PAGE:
The world's favorite herbicide is making it harder for buff-tailed bumblebees to keep their hives warm enough to incubate larvae, new research finds.
Bumblebees (Bombus terrestris) face food shortages due to habitat loss and the widespread monocultures of agricultural crops. Like honeybees, they feed on nectar collected from plants, and store more of it in their nest. They also gather nectar and pollen to feed their young.
Bumblebees are unique in their ability to maintain a collective 'thermostat' of sorts, to keep warm in areas where other bees cannot; they do this by regulating their own body temperature and the colony's heat by 'shivering'.
This makes them important pollinators in cooler areas, and is essential for developing larvae, which can only reach adulthood if their brood is kept between 25 and 35°C.
When food is in short supply, the colony cools down, and larval development can be affected. But a new study published in Science has found that resource depletion is not the only thing messing with the bees' incubation.
Glyphosate is used by farmers and gardeners alike, to kill weeds and regulate crops. The chemical inhibits an enzyme present only in plants, fungi, and some bacteria, and so it was long thought to be harmless to bees.
However, this study is the latest of many recent reports on the nonlethal – but undoubtedly harmful – effects of glyphosate on bees.
To get a clear picture of how this chemical affects bumblebees, researchers at the University of Konstanz kept 15 bumblebee colonies in a lab.
Each colony was divided into two sections by a wire mesh, with equal numbers of worker bees on each side. On one side, workers were given ordinary sugar water and pollen. The other side was fed the same – except their sugar water was spiked with 5 mg/L of glyphosate.
The workers could see and touch each other through the mesh, but because bumblebees do not exchange liquid food like honeybees do, cross-contamination was not a concern.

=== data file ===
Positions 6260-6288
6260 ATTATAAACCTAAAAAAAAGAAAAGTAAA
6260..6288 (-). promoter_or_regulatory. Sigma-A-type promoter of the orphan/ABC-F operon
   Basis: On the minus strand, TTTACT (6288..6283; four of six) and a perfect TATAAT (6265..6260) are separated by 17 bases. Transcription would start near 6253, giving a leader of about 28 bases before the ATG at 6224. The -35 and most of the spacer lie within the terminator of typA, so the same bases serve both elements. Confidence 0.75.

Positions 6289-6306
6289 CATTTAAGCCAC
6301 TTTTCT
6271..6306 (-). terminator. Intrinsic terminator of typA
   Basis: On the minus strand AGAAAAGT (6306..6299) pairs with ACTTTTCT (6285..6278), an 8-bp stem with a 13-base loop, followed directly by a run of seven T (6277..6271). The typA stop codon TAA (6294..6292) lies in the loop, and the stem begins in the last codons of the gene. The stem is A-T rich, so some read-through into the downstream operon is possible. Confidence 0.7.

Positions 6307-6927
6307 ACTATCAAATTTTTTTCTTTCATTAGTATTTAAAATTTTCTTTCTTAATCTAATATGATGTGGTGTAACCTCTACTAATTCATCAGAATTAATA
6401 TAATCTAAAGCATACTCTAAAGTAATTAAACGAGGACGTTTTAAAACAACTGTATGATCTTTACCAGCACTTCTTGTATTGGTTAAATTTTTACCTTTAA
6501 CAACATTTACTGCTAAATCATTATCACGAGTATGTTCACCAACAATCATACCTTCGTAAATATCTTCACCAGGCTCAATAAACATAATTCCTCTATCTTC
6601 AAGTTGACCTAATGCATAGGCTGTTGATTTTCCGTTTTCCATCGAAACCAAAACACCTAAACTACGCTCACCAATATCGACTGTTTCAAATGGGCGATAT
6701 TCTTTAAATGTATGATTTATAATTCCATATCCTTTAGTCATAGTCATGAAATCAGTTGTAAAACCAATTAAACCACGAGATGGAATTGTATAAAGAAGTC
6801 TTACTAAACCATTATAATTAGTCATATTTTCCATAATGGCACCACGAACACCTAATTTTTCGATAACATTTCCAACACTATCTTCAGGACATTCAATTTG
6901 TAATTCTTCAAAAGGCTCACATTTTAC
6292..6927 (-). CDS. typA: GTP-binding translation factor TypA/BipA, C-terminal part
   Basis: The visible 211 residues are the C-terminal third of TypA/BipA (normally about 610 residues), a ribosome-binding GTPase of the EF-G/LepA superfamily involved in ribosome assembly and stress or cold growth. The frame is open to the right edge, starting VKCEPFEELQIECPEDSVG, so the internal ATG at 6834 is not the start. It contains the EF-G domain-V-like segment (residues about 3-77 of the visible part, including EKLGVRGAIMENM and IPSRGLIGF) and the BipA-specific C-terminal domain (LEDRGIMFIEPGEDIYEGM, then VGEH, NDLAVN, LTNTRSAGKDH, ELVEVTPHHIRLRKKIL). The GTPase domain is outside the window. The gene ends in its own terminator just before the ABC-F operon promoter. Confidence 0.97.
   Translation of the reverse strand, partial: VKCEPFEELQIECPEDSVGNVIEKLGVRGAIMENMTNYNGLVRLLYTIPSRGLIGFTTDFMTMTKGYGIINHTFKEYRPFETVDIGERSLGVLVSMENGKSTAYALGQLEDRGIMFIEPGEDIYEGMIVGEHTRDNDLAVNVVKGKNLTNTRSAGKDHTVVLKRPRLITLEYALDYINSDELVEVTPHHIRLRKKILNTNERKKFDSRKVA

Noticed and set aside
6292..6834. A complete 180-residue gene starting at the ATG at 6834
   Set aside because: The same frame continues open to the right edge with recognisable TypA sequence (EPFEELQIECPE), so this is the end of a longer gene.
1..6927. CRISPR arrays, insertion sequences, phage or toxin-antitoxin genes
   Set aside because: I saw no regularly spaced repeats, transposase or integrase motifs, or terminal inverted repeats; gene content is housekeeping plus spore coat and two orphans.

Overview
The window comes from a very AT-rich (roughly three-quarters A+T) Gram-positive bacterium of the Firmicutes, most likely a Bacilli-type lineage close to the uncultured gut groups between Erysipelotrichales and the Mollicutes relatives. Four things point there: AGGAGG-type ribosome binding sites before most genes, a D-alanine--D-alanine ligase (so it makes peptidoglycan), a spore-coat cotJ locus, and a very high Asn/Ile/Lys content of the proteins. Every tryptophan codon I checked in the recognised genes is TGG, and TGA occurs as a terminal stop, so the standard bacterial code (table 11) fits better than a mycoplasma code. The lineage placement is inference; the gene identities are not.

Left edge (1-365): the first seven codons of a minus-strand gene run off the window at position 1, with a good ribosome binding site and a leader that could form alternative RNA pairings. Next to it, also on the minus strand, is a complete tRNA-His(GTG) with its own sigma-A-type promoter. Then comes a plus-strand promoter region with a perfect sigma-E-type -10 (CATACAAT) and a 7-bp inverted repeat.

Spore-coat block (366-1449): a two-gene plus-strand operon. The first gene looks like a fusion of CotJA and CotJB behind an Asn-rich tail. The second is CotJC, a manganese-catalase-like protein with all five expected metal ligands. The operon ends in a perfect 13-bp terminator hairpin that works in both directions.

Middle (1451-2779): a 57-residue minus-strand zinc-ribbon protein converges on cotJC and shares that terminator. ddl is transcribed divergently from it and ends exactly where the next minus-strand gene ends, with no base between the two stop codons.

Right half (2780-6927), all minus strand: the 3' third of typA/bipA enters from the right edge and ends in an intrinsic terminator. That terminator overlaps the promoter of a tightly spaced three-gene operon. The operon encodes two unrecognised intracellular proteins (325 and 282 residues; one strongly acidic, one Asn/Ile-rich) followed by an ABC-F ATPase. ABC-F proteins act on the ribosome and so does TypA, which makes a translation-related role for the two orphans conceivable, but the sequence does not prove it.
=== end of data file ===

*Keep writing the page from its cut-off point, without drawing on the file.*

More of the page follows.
To avoid bias, researchers feeding the bees were not told which side of the colony was being given the herbicide-laced liquid until all data were collected.
Firstly, they wanted to find out if individual bees would be affected by glyphosate exposure.
They isolated workers from both sides of each colony and gave each bee a 'brood dummy': an imitation larva covered with wax from previous broods, that the bees care for as if it were real.
Regardless of whether the bees had been fed with glyphosate-laden or ordinary sugar water, they set about tending to their dummy, and although individual bees exposed to herbicide were slightly more sluggish in their incubation duties, the results of this experiment were statistically weak.
But of course, as social animals, bees really need to be observed as a colony to see the full effects of any stressor. This is why the scientists proceeded to look at thermal ability "at the colony level" – this is where they found significant differences.
On each side of a colony, the researchers recorded temperature data in two sections of a brood: one with pupae, and one with larvae.
Thirty days after the colonies were divided and half of each put on a diet of glyphosate-tainted sugar water, the scientists limited their food resources and began to measure the changes in brood temperature on both sides of the nests.
"When colonies were undisturbed and well-fed," the authors wrote, "no difference in mean nest temperature between the two sides of a colony was detected."
"However, when colonies experience resource limitation, effects of glyphosate exposure became evident."
When their food supply was reduced, the nests that had not been exposed to glyphosate cooled down, but not below the optimum range for larval development.
But on the other side of the mesh, where the same resource limitation was paired with glyphosate exposure, temperatures dropped much faster, eventually dipping below the optimal range for growing young bumblebees.
In the wild, this phenomenon could reduce breeding rates in periods of food scarcity, and contribute to a further decline of bumblebees worldwide.
Since bumblebees are important pollinators – and, in lab research, are considered surrogates for how other wild bee species might be affected – the findings of this study are both illuminating and alarming.
It's still unclear exactly why glyphosate affected the bumblebees observed, but based on previous research, the scientists suspect it may be due to the impacts of glyphosate on the bees' microbiome.
Regardless of the underlying chemical effects, the study raises concerns about the "subtle, nonlethal" effects of a herbicide once thought to be harmless.
This research was published in Science.